Lack of a political will, unregulated and inefficient market system and bureaucratic red-tape are among the reasons for government’s inability to provide basic services to the public sector.
These were the views expressed by experts at an event organised by the Sustainable Development Policy Institute (SDPI) on Monday. The discussion, titled, “Understanding the Dynamics of Access to Public Services: The Framework for Voice, Exit and Accountability”, is also the subject of a working paper under the AAWAZ programme which focuses on the issue of access to services in the public sector.
SDPI Research Fellow and Governance Specialist Dr Shehryar Toru said that people resorted to ‘voice’ to show their resentment to the state’s non-provision of services. “In the absence of a response, citizens also chose to ‘exit’ and acquire services such as education and health from elsewhere if they have enough disposable income.
Defining Pakistan as a diffused society, Toru said the underprivileged in particular faced difficulties in obtaining basic goods and services due of bureaucratic red-tape, widespread corruption, ineffective accountability and an unequal distribution of resources.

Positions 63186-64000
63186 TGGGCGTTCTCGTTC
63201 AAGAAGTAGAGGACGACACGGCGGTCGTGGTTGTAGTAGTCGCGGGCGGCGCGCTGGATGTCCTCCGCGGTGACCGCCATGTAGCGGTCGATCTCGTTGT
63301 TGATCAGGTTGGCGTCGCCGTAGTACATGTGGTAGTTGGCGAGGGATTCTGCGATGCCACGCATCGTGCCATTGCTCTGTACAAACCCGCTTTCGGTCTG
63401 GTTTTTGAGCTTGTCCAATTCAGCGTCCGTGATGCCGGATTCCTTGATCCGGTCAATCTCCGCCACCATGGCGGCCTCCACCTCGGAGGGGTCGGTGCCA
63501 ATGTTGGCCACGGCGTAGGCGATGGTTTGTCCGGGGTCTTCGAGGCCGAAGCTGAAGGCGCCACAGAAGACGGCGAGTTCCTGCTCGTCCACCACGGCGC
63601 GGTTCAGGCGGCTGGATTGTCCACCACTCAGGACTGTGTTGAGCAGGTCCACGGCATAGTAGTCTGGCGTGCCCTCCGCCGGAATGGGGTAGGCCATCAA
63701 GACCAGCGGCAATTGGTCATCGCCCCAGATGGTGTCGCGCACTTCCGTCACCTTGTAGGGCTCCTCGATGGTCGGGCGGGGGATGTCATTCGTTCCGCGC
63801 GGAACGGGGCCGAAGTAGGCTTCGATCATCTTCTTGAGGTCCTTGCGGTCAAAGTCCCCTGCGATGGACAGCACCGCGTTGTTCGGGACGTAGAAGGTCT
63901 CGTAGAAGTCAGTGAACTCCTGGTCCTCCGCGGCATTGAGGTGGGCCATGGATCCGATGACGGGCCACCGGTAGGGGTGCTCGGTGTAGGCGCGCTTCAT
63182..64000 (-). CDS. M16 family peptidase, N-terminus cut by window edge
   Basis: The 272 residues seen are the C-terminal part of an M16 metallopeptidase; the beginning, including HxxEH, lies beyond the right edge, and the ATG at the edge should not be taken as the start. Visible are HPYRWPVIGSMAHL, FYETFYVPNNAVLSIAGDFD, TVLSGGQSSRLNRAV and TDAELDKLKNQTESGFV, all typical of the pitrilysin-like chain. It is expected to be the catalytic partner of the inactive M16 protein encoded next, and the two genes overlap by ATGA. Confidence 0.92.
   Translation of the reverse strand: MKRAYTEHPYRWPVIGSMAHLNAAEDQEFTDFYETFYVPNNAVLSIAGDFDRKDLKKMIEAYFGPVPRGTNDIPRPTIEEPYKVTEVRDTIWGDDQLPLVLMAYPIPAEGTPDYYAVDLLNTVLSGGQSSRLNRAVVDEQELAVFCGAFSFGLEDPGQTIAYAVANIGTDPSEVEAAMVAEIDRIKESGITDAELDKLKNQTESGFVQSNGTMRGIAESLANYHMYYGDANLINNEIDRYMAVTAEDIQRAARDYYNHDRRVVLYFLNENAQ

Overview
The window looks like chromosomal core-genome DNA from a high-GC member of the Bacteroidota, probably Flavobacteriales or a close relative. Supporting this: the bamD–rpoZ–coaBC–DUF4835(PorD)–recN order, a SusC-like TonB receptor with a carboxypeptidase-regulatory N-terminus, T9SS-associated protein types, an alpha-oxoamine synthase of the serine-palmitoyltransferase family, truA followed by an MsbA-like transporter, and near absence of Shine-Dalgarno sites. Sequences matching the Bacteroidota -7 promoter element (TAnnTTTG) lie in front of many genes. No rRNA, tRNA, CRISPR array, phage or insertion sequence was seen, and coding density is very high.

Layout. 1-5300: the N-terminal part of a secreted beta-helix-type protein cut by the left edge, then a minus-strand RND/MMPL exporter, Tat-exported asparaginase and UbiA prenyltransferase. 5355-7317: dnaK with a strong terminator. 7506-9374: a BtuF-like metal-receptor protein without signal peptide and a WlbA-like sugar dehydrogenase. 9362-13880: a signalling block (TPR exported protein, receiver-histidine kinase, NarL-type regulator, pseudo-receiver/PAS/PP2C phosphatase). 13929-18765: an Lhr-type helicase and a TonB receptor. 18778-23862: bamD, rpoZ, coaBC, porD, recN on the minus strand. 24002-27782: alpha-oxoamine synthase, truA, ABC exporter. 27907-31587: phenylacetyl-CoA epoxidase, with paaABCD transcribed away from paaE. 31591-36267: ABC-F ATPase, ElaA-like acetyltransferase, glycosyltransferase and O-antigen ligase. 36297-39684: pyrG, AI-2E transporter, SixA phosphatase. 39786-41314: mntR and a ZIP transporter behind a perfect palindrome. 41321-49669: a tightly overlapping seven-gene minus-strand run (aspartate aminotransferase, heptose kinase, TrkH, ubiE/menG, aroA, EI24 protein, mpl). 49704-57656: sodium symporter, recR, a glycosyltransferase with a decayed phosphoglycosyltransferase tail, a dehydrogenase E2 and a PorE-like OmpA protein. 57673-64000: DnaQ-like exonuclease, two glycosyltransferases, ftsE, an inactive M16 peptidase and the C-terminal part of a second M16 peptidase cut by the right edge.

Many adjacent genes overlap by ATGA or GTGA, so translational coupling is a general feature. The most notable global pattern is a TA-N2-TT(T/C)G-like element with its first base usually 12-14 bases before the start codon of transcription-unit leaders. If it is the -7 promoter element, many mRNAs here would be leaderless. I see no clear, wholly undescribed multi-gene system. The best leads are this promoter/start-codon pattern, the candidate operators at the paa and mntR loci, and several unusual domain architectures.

Strengthening Participatory Organisation Chief Executive Naseer Memon said that the state needed to take more responsibility to ensure efficient service delivery to the people and lamented the government’s lack of political will in addressing core issues.
Memon said that the lack of information and technology was also proving to be a hindrance. “Public sector development has hit rock bottom and we cannot satisfy our citizens. Unfortunately, those with political connection get personal favours while the rest are hung out to dry,” he added.
Memon argued in favour of devolving state power with regards to the distribution of services. He maintained that while markets were imperfect, the state was obligated to play a regulatory role in ensuring that markets delivered and were accountable to citizens.
Toru echoed these sentiments, saying, “the market functions only for the rich, while the poor are neglected”.
According to the paper, rich families with disposable income can afford to send their children to schools in the city, while the poor were entrapped due of a lack of resources.
For the poor, an ‘exit’ option becomes less attractive because it depends on cost and quality of the alternative service.
Published in The Express Tribune, July 16th, 2013.